But so much didn’t, it seems.

You wanted to be your own boss,
A thought you thought was noble;
But your clients are now your new boss,
See what you got for your troubles.

Money, you thought, would be your friend,
And that your net income would double;
But all you got was worry and worry,
About sales, cash-flow and receivables.

You wanted to change the world, you said,
Like a loud clap of thunder;
All you got was a gig instead,
That you hoped wouldn’t go under.

Nothing is lost, my friend, I say,
As long as you’ve learned your lessons;
You can still build the business you dreamt in your dreams,
But this time, do it without the hassles.

Business-building is a sport, I say,
Don’t think it’s something intellectual;
What you need is a place to practice,
So you can master it for real.

A coach, some friends, a kick in the pants,
If that’s what you think is needed;
Best practices and principles
With which others have succeeded.

That’s all you need, and you have it now
In 360 Business Club;
A Business Building and Support System
To make your business go rub-a-dub-dub.

Give us your heart, your mind and your soul,
And you will discover now;
That business-building is a simple game
That could be mastered; you just need to know how.


Is your business All You Thought It Would Be? Join us as a guest at our next “business workout session” of 360 Business Club. Click here for more information. Click here to register.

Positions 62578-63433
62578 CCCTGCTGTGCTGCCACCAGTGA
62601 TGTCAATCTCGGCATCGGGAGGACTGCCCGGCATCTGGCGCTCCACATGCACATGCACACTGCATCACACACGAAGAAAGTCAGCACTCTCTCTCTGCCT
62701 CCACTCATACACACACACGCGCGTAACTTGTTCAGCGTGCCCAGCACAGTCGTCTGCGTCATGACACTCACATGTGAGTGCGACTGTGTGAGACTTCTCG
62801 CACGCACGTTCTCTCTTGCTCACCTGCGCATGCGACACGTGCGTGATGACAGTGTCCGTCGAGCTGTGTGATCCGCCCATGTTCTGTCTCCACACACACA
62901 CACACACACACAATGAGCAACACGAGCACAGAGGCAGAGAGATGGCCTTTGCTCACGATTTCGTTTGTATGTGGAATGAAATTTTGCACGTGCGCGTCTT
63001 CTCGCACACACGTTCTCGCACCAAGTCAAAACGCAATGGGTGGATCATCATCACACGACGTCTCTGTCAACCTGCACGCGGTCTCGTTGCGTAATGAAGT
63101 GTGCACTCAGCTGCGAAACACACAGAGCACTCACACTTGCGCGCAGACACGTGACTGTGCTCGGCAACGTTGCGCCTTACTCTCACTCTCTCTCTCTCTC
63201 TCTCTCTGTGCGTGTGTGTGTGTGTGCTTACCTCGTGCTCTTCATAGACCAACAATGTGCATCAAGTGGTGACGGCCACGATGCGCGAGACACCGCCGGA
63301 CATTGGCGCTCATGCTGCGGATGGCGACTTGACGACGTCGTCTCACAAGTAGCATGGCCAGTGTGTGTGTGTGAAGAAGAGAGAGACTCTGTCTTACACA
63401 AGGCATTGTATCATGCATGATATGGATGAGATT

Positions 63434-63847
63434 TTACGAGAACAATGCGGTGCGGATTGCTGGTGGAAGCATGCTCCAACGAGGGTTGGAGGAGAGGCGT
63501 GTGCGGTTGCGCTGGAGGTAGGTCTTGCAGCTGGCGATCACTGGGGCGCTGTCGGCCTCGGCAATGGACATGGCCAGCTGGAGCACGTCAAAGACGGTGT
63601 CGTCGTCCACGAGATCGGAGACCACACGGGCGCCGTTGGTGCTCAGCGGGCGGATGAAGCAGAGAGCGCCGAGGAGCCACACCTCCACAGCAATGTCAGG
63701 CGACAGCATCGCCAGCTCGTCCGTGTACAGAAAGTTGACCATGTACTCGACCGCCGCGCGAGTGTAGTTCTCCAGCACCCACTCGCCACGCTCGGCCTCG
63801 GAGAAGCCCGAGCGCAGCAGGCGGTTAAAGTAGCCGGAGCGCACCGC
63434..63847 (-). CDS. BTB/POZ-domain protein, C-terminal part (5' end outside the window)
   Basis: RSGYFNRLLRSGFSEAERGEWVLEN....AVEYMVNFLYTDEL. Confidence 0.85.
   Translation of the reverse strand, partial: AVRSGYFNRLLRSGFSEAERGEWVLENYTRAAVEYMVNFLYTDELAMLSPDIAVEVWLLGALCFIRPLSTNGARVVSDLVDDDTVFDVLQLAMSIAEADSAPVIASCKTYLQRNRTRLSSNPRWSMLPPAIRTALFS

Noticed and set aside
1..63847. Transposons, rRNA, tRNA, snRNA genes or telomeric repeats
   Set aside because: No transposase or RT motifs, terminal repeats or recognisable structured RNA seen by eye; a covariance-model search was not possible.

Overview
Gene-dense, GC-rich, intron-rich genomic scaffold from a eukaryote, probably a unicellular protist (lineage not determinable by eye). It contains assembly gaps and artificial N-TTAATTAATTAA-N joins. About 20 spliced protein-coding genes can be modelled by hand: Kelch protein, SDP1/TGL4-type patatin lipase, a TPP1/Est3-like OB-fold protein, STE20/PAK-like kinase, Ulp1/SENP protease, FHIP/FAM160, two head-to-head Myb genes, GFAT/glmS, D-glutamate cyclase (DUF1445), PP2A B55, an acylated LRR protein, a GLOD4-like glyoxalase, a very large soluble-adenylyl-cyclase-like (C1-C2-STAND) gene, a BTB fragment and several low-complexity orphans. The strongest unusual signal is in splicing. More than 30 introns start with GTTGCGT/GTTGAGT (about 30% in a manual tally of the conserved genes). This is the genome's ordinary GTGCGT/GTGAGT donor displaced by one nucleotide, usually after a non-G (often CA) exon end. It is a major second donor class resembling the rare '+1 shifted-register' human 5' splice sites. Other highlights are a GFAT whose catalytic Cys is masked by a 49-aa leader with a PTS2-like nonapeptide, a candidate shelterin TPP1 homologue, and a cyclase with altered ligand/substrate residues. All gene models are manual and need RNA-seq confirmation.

Innovate, Reinvent or Do Nothing?

Here are five businesses that are about to fail (Blockbuster, Rite Aid, Border Group, Palm and YRC Worldwide). I think there is a common theme among these five businesses. In fact there are two things, related to each other, but quite different.

First, these companies did not innovate very well, although they did some. Second, they forgot to reinvent their business model when their industry took a sharp turn.

Perhaps the best example of this is Blockbuster versus Netflix. Blockbuster did innvovate their service offerings but not until NetFlix became a threat, allowing no late-fee option for late returns, for example.

But more importantly, they completely missed the shifting fundamentals of the entire movie rental industry. Their competition was offering huge selection not available at Blockbuster; their customer had become Internet literate and preferred to shop from home, and their movie selection process was much more efficient online than walking through the aisles at Blockbuster.

On the other hand, here are two businesses that did very well in 2009 despite their industry (publishing) going through fundamental changes. One is Martha Stewart Omnimedia and the other is Axel Springer, a German publishing company. Both are also poised to do well in the future.

Watch either of these interviews by Charlie Rose (Click for video here: Martha Stewart, Axel Springer) for only 10 or 15 minutes. You will realize that these two businesses did what the failing businesses did not do, which is to innovate and reinvent their products, their services and their business models.

One way to reinvent your business is by changing its business habits, the systems and processes that the people in the business carry out on “autopilot” or subconsciously. When you reinvent your Business Habits, you reinvent your business. (Click here for more on Business Habits.)

What are you doing to innovate and reinvent your businesses, your products and your services? Or do you think that a small business does not need to worry about “such things” as innovation and reinvention?